How Having Something To Live For Helps Men Heal

When we truly connect to others, meaning and purpose just flow.

The world continues to twist and turn, sending us individually and collectively reeling. As it does so, it can be more and more difficult to get our bearings.

When everything seems to be changing around us, we may feel a sense of confusion about how we fit in or why we’re even here.

This lack of clarity around our purpose may give us a sense of uncertainty, feelings of helplessness, or even a creeping suspicion that we’re worthless.

While this couldn’t be further from the truth, sometimes we need our environment to reflect back to us that we matter.

The good news is when life doesn’t offer us a clear purpose, we can create one.

Sometimes we need support to get started, and that’s OK. Simply by reaching out and connecting to others, we can likely see our purpose start to unfold right in front of our eyes.

One way to do this is by joining a men’s group.

Signs of a new beginning

There’s a common and elegant pattern that happens when a man wakes up from his suffering and chooses to take action by joining a group.

When men start to get it together (which often simply means asking for help), they naturally begin to orient toward showing up for others, bringing them connection, meaning, and a reason to get out of bed every day.

I’ve seen a clear pattern emerge in the half-dozen long-term men’s groups that I’ve been a part of.

It goes something like this:

A man gets a wake-up call

Some area in life is breaking down: a marriage, a career, his body, or his friendships.

He realizes his coping mechanisms, habits, mindset, and state of consciousness are just not doing the trick anymore.

He shows up

He stumbles into a men’s group, often encouraged by a loved one.

Getting help and opening up are generally very uncomfortable, but the relief and results are often fast and noticeable. He starts to settle down.

He does his work

Over time, he gets his sh*t together.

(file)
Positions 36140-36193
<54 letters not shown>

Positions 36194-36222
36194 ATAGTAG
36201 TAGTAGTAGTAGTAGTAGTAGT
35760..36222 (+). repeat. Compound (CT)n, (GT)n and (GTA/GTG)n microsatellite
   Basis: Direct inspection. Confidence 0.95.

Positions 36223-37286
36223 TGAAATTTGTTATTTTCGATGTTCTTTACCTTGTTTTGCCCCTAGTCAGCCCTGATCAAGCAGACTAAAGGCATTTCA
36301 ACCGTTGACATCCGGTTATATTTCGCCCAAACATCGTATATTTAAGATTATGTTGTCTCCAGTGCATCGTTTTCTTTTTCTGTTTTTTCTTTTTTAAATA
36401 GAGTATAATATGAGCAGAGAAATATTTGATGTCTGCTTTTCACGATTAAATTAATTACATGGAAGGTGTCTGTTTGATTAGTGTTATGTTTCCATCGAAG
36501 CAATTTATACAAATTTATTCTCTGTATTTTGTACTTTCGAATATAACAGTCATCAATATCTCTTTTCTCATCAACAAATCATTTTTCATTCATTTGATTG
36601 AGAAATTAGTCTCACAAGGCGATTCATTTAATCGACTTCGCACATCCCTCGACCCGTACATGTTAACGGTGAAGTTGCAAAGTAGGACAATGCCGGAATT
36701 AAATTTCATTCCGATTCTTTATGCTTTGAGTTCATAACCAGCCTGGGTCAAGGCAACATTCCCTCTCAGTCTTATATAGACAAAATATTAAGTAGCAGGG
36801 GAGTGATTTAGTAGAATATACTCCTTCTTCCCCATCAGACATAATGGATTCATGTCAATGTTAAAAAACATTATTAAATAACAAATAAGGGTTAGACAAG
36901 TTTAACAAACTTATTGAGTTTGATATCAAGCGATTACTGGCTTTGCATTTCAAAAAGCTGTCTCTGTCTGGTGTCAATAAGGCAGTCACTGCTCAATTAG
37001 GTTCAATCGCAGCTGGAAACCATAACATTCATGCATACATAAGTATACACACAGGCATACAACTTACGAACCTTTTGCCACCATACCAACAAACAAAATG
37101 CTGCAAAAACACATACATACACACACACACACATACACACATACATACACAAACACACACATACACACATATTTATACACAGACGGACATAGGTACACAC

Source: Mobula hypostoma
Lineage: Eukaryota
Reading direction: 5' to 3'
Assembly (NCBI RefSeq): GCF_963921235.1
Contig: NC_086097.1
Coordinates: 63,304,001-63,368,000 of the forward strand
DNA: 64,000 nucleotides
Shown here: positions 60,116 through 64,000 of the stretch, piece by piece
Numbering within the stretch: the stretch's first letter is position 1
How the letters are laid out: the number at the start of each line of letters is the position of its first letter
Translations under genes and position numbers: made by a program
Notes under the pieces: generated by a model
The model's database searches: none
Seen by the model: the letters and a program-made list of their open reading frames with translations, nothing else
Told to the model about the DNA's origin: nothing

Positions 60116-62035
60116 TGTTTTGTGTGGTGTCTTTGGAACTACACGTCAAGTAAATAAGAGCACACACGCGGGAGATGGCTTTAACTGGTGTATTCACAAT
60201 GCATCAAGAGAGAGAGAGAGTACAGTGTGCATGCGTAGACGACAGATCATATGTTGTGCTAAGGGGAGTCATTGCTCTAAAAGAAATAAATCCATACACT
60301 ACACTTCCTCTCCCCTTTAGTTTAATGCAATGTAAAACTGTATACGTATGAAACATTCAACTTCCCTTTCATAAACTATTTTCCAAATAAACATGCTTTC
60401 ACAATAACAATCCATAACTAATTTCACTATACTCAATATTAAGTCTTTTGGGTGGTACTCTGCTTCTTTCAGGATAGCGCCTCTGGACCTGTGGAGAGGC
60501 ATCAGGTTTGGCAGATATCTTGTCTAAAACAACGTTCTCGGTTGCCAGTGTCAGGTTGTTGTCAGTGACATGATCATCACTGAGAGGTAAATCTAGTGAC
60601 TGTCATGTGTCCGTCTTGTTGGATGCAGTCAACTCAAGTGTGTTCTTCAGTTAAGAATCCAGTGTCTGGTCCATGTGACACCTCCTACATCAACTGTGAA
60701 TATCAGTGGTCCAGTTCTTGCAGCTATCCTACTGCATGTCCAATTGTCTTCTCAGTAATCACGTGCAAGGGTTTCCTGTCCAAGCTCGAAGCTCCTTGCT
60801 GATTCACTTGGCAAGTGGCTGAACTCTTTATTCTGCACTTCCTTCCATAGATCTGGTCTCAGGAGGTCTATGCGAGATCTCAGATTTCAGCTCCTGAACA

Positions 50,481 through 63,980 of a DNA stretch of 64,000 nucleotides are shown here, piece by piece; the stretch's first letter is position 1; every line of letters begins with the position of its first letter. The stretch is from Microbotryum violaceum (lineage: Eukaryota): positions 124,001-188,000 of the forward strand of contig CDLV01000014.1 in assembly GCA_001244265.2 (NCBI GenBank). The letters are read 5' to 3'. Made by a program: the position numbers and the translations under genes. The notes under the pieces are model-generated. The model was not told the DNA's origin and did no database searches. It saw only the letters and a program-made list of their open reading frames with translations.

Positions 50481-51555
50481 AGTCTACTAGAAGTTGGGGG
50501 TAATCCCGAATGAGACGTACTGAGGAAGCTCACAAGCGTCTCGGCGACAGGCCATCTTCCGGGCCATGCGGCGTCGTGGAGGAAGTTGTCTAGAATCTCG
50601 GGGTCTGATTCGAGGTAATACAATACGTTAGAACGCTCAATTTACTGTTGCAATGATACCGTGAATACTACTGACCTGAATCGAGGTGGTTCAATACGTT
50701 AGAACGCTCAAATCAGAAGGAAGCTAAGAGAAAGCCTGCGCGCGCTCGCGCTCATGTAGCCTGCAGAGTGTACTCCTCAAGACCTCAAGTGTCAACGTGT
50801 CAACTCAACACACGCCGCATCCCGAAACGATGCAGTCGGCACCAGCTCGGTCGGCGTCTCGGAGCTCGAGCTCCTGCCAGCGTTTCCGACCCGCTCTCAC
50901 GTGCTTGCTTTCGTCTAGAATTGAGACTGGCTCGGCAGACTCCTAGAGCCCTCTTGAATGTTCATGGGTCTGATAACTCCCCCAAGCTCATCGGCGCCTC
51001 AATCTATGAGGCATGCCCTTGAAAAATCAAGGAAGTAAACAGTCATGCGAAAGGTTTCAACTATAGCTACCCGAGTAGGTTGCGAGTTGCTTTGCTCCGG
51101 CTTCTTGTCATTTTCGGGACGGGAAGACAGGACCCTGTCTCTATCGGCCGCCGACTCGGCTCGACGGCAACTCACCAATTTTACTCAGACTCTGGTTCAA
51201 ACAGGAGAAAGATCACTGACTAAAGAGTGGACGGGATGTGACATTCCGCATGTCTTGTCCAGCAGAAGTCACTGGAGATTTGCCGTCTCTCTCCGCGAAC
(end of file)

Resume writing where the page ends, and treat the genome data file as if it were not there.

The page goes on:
Mental, emotional, and often physical health improve and normalize. Maybe a professional move is made that’s a better fit.

Relationships improve, and there’s more stability in life all around. This can take months or years.

He recognizes he’s OK

This is a great moment in a man’s life.

A sense of agency and belonging starts to emerge. He naturally starts to wonder what’s next. Being a part of the group might start to feel less impactful.

He realizes how much he has to offer others

He gets feedback that he’s able to truly be there for the other men in his group, and that extends into his life at home and at work.

The impact and meaning of this realization are often massive, and they begin a new paradigm for why he shows up to his men’s group and how he lives his life.

He aligns his life in a new way

This doesn’t mean he quits his job and donates all of his stuff to charity. It means there’s a new fuel source at the center of his decisions and actions.

A fire has been lit, and a sense of being part of something larger permeates his life.

What this pattern highlights is something that I believe in with my whole being: When men are OK, or even just close to OK, our natural tendency is to support and serve others. This sense of service seems to bring with it a deeper sense of meaning.

This is a very good thing.

Culled from

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